December 11, 2018
Company Culture 17 July 2018
How to Have Invested Employees
Joan Elmore
Photo by rawpixel.com from Pexels

You’re preparing to launch a masterpiece.  The big day is fast-approaching, and you’re practically jumping out of your skin in excitement.  Your product is amazing.  You just know – it’s exactly what all of mankind has been waiting for.

…But you just want to ensure that its premiere is a success and those clamoring crowds you’ve been picturing actually show up.  So you go to a marketing professional and ask: “How do I make sure people sleep in their cars in our parking lot the night before, and that the sunrise finds a line that wraps around the block?”

Among his advice is a gold-nugget strategy: “Get them invested in it now.”

How do you do that?

He sees your face and explains, “By letting them help create it.”

There are plenty of ways to have invested employees, but today we’re going to talk about just one.


THE SECRET TO INVESTED EMPLOYEES

We try so hard to help the people in our companies to embrace the mission; to buy-in to the vision; to care about the results. Why can’t they see it? What do I have to do to get them excited about this? 

Your strategy for having a company full of people who feel personally invested in its success is to let your employees help create it. That sounds scary, doesn’t it?  It kind of sounds like I’m about to suggest handing over the controls and letting your company get steered haphazardly with changing whims.  It sounds like letting it become… whatever it is they want.

Let’s go back to our story.  Because it turns out, you have the same fears for your product.

“B-but – I’ve worked so hard on it.  I’ve put everything into this.  I can’t just give it up to other people and let them decide what to turn it into.  What if they don’t understand the vision?  What if they can’t see where it could go if we let it be right now?”

You look like you’re about to have a stroke, so your guru quickly reassures: 

“You won’t be giving it up, or giving it away, or losing control.  You won’t be gambling with its fate. You’ll be sharing some of the process.  You’ll decide what to share.  And all decisions are still ultimately yours.”

Your face is back to its normal color, but you’re still wary, so he gives you some examples:

  • Giving your target audience a choice between two colors you like.
  • Asking them what they would want from a product like this.
  • Asking them what features they’d like to see.
  • Showing them a few options for the packaging and having them vote on their favorite. 

You’ll decide what suggestions and ideas to use, he reminds you.  And your product will make its debut to raving fans.

“On Launch Day,” he concludes, “you’ll have that line around the block.  They’re all going to come out to see what they made.”

How do you apply this to your employees?  How do you take people who punch in and out for their paycheck, and make them raving fans of your company? How do you help them to become its creators?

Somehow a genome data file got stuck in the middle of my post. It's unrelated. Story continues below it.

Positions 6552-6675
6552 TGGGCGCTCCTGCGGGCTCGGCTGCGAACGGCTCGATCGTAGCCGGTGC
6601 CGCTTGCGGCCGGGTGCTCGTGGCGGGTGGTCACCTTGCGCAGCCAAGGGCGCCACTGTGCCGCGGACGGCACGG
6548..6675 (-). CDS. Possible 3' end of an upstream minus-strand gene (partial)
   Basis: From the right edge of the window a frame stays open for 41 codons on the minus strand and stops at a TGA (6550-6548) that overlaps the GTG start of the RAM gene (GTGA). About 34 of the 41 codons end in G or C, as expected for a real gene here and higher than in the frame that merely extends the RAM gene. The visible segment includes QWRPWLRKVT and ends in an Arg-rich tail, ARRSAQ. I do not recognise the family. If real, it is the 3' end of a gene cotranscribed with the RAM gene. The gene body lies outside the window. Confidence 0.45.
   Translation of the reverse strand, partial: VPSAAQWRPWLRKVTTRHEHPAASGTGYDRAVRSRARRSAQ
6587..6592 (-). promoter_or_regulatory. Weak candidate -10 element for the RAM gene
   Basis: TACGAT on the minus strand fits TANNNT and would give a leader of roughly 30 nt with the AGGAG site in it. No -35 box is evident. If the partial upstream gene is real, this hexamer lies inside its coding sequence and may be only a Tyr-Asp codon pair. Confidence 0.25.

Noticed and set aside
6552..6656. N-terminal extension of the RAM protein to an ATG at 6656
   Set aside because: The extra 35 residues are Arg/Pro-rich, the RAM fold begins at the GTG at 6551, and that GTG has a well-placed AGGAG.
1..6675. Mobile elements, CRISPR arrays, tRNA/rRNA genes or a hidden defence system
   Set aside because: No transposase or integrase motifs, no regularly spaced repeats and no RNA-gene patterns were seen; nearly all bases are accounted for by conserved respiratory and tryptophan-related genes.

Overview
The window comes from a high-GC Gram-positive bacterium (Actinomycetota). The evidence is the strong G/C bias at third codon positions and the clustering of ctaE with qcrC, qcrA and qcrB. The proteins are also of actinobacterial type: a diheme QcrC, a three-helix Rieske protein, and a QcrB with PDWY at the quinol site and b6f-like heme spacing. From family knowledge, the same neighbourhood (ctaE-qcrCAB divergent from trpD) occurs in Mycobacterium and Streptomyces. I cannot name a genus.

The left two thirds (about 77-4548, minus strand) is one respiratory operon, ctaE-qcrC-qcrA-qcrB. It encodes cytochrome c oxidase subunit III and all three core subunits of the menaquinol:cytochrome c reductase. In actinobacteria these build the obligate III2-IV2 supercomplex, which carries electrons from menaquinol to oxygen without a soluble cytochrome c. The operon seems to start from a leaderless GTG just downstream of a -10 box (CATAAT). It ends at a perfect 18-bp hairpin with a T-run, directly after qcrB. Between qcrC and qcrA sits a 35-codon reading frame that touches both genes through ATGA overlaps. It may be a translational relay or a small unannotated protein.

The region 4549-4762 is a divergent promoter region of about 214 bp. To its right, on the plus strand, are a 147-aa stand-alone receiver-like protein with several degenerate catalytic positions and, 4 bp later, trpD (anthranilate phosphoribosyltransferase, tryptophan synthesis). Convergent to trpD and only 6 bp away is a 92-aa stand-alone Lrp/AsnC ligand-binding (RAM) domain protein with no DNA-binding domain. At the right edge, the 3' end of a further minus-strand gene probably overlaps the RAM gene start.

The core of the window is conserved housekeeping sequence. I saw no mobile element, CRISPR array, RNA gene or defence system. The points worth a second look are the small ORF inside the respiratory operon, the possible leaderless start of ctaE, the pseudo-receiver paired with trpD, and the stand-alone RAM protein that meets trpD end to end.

Happily, there are lots of companies who have figured this out and are reaping the rewards, and we’re going to learn from some of them right now.


LET YOUR EMPLOYEES MAKE THE GOALS

Yes, that’s right.  And it might sound crazy. How could they possibly know better than you do when it comes to what the goals should be?  

Robin Schwartz, PHR at MFG Jobs observed that Employees may have reason to believe their company doesn’t want or need their input when it comes to organizational goal-setting.

I had that belief as an employee in most of my jobs. Most companies I’ve worked for would give us the objective, and give us the benchmarks, and give us a play-by-play for making everything happen according to (the company’s) plan.  And it was all kind of… impersonal.  It felt hard to connect with or really care about - especially on Mondays or when I had my own life going on.

There’s a better way, and the great news is, no matter how much your company’s goals have been micromanaged in the past, you can immediately make simple changes to involve your employees and get them enthusiastic about your vision.


Robert Commandeur from Elephant in the Room Consultancy has a three-step process for this: 

  • (1) Within the company, the employees need to know they are truly valued.  …if not, [they] may not understand why you are involving them.

  • (2) Invite their opinions/perspectives.  I have found that simply inviting them all [together] and clearly communicating what we wanted to do together was incredibly helpful.

  • (3) Make part of their ‘job description’ working out the implementing and process of the vision and goals they helped to ‘flesh out.’

Robin’s (MFG Jobs) suggestion is to: 

“Offer various mediums where employees can share what their goals are for the coming year and work to align them with the company’s goals."

Adrian Ridner of Study.com says:

“Our employees are very hands-on with setting regular goals.  They know what we’re looking to achieve and work together to determine the milestones we should be working towards.”

At Finder.com, Jon Brodsky says: 

“Each team is actively involved in setting their own goals, and is aware of how each contributes to… getting us closer to our overall goal.

Give your employees the overall goal for this year (or this quarter, or this month, or whatever it is), and have them determine the short-term goals they need to achieve in order to accomplish the company’s goal. 

Keep at it, and don’t be discouraged by any off-course suggestions as you get going.  The more you let your employees practice this, the better they’ll get at setting effective, relevant goals that positively and directly impact your company’s objectives. And they will be much more invested in achieving them! My own goals are way more of a priority for me, and I’m betting your employees are the same way.  Use it to your advantage.


LET THEM ACHIEVE COMPANY GOALS THEIR WAY

Whenever my daughter starts to put on her shoes, I feel the need to hover on the sidelines and give pointers.

“Oop – switch them – “  

“Try sitting down while you do it.”

“Unstrap it first – “ 

She’s patent with me for about ten seconds, and then she either tells me to go away or she throws the shoes at me. I want to do it my way!